New skills to deal with anger

There are some really simple ways to support a young person to find alternative and more constructive ways to express their anger.  Every young person will be different in what works for them.  The best way to find out if to experiment and practice.  Like any other skill, practicing will mean that it will be easier to use, particularly when they are feeling overwhelmed. The Youth AOD Toolbox has a detailed description and tools related to the techniques described below.


Relaxation techniques can help a young person alter what they are experiencing physically, calming them to a point that they can consider different responses to their emotions.

Try encouraging them to:

  • Pay attention to your breathing, when they calm their breathing and relax their muscles, they send messages to their brain that there is no threat.
  • Think about how their body feels.

If they are tense then encourage them to take a few deep breaths, or tense and release some of their muscles. Try to slow down their breathing. Dealing with their body's reactions to anger can help to calm their emotions and potentially find a better solution.

Distraction/Delay Decision to Act

Encouraging a young person distract themselves and think of something else when they are feeling distressed or angry can help to avoid them escalating.  Consider things such as:

  • Counting to 10 or 100
  • Cleaning or cooking
  • Playing video games
  • Physical activity such as squats, push-ups, brisk walking

In times that they are calm and able to reflect it would be useful to explore things that they think might be a good distraction so that you can encourage these when you notice they are getting angry.  Having a variety of such strategies helps to ensure something is accessible in different times and environments.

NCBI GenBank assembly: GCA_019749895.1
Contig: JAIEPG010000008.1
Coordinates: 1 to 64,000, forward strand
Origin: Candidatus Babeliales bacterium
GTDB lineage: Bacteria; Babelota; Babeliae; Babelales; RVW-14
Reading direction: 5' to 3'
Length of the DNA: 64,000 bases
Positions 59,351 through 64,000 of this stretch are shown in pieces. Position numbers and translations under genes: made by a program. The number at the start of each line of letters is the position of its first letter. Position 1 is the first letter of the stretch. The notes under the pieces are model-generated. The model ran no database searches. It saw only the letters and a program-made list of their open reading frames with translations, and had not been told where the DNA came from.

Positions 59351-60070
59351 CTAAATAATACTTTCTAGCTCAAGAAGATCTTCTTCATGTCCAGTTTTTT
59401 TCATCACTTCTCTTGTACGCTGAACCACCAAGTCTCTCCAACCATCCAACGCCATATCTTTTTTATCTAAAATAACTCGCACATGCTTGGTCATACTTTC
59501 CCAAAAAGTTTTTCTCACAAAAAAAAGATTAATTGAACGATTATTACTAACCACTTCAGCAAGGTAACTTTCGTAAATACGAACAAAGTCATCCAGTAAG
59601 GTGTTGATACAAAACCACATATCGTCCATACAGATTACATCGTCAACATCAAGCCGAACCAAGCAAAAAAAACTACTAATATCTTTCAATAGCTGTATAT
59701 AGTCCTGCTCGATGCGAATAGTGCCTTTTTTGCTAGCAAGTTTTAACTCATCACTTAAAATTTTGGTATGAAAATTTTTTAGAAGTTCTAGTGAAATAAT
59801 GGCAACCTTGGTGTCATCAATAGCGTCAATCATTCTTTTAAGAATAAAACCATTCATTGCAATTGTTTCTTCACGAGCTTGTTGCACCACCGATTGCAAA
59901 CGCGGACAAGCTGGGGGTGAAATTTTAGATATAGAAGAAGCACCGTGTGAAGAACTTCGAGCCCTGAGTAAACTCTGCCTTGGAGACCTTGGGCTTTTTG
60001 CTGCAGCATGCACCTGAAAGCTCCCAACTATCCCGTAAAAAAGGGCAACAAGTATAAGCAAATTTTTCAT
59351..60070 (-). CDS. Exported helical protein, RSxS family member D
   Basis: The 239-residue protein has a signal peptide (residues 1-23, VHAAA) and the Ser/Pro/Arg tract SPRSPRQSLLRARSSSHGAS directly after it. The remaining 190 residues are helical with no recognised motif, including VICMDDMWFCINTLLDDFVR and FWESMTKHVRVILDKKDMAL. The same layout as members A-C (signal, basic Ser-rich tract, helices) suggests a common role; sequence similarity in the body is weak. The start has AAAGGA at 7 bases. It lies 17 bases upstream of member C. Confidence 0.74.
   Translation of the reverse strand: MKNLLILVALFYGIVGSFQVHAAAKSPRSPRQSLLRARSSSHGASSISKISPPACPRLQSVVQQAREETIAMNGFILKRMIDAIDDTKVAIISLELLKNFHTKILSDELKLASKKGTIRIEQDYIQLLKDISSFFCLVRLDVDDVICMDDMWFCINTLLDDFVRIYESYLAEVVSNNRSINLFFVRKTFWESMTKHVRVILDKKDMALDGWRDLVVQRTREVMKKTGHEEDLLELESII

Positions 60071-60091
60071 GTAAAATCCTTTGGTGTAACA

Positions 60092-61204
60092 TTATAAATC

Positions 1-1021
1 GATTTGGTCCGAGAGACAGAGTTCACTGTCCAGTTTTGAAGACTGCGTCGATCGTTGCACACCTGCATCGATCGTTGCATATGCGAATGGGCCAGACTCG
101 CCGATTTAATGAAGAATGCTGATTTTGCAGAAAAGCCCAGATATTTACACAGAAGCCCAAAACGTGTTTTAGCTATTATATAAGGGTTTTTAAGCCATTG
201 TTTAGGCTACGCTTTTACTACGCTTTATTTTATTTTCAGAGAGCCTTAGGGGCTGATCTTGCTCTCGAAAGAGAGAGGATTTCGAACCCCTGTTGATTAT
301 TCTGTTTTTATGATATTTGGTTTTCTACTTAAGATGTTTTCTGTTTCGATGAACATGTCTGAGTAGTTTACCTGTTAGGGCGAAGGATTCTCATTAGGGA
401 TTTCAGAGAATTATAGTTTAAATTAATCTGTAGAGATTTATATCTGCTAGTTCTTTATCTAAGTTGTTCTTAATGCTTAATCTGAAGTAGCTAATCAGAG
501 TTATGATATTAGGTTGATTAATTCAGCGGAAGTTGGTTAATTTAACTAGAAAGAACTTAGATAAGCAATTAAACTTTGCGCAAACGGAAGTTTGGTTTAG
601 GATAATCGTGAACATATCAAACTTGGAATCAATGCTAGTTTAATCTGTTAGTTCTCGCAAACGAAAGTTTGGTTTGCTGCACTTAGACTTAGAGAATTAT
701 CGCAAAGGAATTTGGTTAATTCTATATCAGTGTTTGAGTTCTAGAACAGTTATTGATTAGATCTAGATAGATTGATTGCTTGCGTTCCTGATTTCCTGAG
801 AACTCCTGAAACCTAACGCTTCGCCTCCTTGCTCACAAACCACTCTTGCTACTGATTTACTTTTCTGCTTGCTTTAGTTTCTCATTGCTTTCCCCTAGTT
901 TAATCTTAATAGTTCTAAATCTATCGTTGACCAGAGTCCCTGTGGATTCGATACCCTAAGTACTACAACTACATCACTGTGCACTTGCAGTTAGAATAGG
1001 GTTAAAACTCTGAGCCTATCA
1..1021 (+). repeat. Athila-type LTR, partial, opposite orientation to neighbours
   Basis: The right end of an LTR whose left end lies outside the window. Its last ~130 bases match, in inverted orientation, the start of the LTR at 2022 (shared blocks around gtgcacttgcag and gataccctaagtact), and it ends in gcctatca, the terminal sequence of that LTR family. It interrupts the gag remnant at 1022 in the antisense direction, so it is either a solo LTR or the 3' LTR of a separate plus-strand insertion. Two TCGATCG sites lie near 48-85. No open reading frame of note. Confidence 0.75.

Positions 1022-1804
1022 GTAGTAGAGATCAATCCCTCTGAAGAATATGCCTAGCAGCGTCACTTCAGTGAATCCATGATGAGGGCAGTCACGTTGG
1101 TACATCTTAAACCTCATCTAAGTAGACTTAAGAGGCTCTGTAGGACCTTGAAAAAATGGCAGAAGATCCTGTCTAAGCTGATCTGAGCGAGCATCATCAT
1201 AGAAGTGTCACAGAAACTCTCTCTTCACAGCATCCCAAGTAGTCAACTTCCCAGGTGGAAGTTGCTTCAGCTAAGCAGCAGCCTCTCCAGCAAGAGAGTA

Remove yourself – Change your environment

Sometimes just taking a break, leaving the environment or going for a walk is all the young person needs. 

Giving them space both physically and mentally can be useful. 

If they leave, just be aware of other potential dangers such as driving a car or traffic.  If they are volatile emotionally, keep an eye on where they are but by also allowing distance.  This way they know you are there and that you care and want them to be safe but are allowing them space. 

Agreeing to Disagree – Conflict Resolution

Disagreements are a normal part of human relationships.  They tend to be even more common in with adolescents.  People often find disagreements uncomfortable, however it is healthy to know that not everyone will have the same opinion or get along and when conflicts happen they can be resolved and relationships can be repaired.  These are also important things for young people to learn.  A lot of young people in out of home care have been rejected many times by those close to them that they may not understand how to repair relationships or even think that they can be.

When needing to raise a situation that might be conflictual think about:

  • Timing. Pick your time. Don’t raise an issue if someone is emotional.
  • Try and give everyone a chance to express their own point of view, agree to disagree
  • Realise you may not agree, rather you are trying to work out how to get along